Figs as a Niche Crop in Northern Ohio

Project Overview

Project Type: Farmer/Rancher
Funds awarded in 2018: $7,494.00
Projected End Date: 11/28/2020
Grant Recipient: Hearthstone Berry Farm
Region: North Central
State: Ohio
Project Coordinator:
Timothy Malinich
Hearthstone Berry Farm


  • Fruits: figs


  • Crop Production: high tunnels or hoop houses
  • Education and Training: demonstration, on-farm/ranch research

    Proposal summary:

    Figs (Ficus carica) are a subtropical shrub grown by gardeners in many parts of the country. Figs fruit on the current year’s wood of a mature shrub with some fruit produced on two year old wood. Yearly dieback of growth will significantly delay or even eliminate the crop. Home production of figs outside of their temperate zone involves cultivar selection, placement in an appropriate microclimate and/or winter insulation. Commercial production requires reliable and affordable methods of providing the same protection.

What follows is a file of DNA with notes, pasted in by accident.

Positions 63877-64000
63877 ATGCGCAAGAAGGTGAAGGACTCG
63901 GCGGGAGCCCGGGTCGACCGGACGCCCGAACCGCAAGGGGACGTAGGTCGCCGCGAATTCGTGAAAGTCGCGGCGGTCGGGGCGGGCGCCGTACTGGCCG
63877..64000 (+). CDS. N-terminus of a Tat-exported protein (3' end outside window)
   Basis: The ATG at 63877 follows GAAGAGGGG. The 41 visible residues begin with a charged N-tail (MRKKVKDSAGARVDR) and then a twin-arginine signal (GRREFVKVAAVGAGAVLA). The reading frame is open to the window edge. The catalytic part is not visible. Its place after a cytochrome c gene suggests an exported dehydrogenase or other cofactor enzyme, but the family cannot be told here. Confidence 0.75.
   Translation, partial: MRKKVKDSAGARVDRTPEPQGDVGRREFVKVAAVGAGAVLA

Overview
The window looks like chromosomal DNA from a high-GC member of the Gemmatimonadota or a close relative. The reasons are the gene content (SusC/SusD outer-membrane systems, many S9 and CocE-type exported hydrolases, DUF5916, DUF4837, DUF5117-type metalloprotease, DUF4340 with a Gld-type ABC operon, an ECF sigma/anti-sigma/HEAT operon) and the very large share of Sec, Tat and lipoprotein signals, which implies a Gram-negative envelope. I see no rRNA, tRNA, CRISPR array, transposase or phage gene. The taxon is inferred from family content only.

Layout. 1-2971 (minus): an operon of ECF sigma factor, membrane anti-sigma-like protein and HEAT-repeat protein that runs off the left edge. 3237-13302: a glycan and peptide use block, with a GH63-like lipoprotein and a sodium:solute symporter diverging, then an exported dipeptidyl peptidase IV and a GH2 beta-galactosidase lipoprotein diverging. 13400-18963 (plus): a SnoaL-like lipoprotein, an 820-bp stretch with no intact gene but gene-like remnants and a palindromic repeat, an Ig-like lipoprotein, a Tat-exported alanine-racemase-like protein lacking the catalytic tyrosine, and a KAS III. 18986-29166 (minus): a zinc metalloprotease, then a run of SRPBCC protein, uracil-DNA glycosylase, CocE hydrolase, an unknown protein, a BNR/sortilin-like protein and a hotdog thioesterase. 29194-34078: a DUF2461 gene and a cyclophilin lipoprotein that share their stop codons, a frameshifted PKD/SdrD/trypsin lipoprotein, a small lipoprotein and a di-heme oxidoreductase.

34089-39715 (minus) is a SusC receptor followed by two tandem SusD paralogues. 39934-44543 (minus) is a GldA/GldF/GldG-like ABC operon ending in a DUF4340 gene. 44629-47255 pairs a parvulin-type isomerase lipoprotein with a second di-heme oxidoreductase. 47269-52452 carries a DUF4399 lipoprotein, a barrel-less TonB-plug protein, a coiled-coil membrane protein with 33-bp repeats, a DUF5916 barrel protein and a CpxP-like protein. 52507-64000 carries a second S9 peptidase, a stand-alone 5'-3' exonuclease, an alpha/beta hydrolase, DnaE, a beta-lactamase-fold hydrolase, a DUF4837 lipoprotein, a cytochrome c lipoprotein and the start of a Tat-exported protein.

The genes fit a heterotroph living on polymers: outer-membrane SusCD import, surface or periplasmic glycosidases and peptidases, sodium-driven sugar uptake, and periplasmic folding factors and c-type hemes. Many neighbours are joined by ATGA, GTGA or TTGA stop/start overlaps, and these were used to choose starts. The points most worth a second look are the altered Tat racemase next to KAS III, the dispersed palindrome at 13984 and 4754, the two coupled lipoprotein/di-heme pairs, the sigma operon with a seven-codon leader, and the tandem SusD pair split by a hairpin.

Some operations have begun to grow figs in high tunnels to produce a niche crop for their market. Production of figs with winter protection needs to be quantified for return on investment under various overwintering conditions. A comparison of methods with a control group will be needed. Figs will be grown in high tunnels, under low tunnels and with no protection. Four varieties of hardy figs will be used. The crop will be irrigated. Data collected will include: harvest dates and quantities; annual growth (caliper and length); insect and disease problems; and, sales. Successful establishment of a fig planting for research could lead to new information regarding fig production such as pruning and pest problems in this region.

    Project objectives from proposal:

    1. Establish a trial planting of figs using three types of overwintering methods: high tunnels, low tunnels, no protection (control).
    2. Trial four hardy fig varieties.
    3. Make a comparison with existing fig planting in USDA Zone 6
    4. Quantify the shrub’s annual growth and harvest for each method.
    5. Make seasonal observations to look for growth characteristics or problems that may be unique to high-tunnel production in Ohio.
    6. Prepare sample budgets for each production method.
    7. Provide outreach and education to other growers in the region.
    • Extension Programs
    • Trade Association Meetings
    • On-Farm Field days
    • Curriculum for programs
    Any opinions, findings, conclusions, or recommendations expressed in this publication are those of the author(s) and do not necessarily reflect the view of the U.S. Department of Agriculture or SARE.